Faith communities need volunteers and committed participants. Indeed, the Flourishing Congregations Institute points to diversity and hospitality as two fundamental traits of flourishing churches.
Direct Support Professionals, then, need not feel that efforts to welcome and engage the gifts of people they support are one-sided endeavours. Certainly, faith communities may need to be reminded of the rich contribution of people with intellectual disabilities. The best way to learn this is by genuine, full inclusion of people who experience disabilities and their families. Faith communities are not immune to the instinct to marginalize people who we feel are different from us. We must remember that there are deep theological and practical reasons for faith communities to actively confront these barriers and “othering” instincts.
Strategies for inclusion
Back to the webinar. Debby highlighted a number of practical strategies for coming to understand the spiritual needs of each person DSPs support. Spiritual life must never be reduced to a checklist or something that is brought out only once a year as part of a personal plan or ISP process.
We must be clear and specific regarding responsibilities. Effective communication with everyone involved, whether the faith community, the person’s family, or the staff team goes a long way.
As part of this communication, education and raising awareness of the interests and needs of people with disabilities is key. Debby emphasizes that, as plans take place and start to be implemented we may have to
“Help [faith communities] understand that we are focusing on participation, inclusion, and belonging as a way to empower, not pity. That we want people to develop roles that make them important and valuable to communities. So we’re looking for connections, not avoidance, for support, not stigma… They have many many gifts to share.”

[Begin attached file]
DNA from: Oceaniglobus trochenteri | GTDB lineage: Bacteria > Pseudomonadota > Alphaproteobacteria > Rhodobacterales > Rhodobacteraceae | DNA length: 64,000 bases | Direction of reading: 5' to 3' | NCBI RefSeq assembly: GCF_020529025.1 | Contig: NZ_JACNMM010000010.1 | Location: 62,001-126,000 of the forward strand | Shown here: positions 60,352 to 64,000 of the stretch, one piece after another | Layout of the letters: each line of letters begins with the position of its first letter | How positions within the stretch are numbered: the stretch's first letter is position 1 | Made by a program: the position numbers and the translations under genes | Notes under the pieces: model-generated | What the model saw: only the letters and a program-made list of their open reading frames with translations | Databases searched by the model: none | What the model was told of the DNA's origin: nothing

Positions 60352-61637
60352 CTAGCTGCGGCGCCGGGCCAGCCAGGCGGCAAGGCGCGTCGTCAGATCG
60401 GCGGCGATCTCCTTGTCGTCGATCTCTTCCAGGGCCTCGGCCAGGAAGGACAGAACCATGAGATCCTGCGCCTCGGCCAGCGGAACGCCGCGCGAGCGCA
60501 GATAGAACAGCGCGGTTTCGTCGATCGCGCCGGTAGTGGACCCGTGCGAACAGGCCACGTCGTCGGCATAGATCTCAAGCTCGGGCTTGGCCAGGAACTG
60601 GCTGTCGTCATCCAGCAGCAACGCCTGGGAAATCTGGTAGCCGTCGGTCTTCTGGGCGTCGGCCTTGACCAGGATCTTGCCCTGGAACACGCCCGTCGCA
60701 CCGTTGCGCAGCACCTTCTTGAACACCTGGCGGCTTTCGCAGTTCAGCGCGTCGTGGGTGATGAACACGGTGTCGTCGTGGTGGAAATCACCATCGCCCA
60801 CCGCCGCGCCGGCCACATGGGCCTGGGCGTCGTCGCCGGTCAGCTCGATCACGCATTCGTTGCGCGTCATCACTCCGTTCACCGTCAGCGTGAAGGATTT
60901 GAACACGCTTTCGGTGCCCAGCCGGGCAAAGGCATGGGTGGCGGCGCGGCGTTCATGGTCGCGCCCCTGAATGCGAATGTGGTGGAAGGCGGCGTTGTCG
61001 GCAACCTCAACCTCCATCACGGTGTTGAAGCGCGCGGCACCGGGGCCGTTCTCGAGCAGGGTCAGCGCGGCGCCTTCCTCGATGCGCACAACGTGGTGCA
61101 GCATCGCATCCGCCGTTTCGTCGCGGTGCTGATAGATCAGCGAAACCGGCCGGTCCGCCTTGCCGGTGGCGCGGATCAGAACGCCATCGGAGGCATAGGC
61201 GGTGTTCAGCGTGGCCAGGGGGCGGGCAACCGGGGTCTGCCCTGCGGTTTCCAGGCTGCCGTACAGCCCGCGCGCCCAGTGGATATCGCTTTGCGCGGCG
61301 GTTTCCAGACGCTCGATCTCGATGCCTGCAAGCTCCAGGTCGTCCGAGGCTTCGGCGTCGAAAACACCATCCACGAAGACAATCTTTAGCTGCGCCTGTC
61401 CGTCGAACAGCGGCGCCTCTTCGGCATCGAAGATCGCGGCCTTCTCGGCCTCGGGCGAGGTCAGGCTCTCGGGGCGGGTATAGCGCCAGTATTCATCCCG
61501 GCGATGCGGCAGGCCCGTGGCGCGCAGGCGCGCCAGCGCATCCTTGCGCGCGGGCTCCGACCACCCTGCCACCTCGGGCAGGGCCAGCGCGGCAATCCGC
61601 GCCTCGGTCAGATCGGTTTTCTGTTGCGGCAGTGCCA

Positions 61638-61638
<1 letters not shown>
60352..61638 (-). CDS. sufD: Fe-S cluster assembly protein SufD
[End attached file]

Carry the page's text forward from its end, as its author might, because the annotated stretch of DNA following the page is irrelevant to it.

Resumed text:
The bulk of the webinar is only about 40 minutes, followed by time for questions and answers. it dives into the importance of accessibility and relevant issues and supports through end-of-life care with people with intellectual disabilities.
An important point that Debby makes is that we must not assume that we know what people want. She encourages DSP’s to ask the people they support – let them tell you. This is at the heart of self-directed care.
I would just add that someone “telling you” may look different depending on that person’s abilities. Some people find it much easier to communicate what they don’t like using verbal and non-verbal cues. Sometimes trial and error are necessary to find what a person is looking for. Perhaps they haven’t discovered the faith community that best meets their needs yet! Back in 2014, we highlighted a video from Mills Community Support in Almonte, Ontario about Moe and Ann finding belonging as part of a church community. It took dedication and involved visiting and reaching out various locations, but it was worth it! You can learn more and watch the video in our post, “Moe and Ann find belonging.”
Did you watch the webinar or participate when it was live? What did you think? What strategies have you found helpful in overcoming barriers to belonging in faith community? Let us know in the comments or send us an email!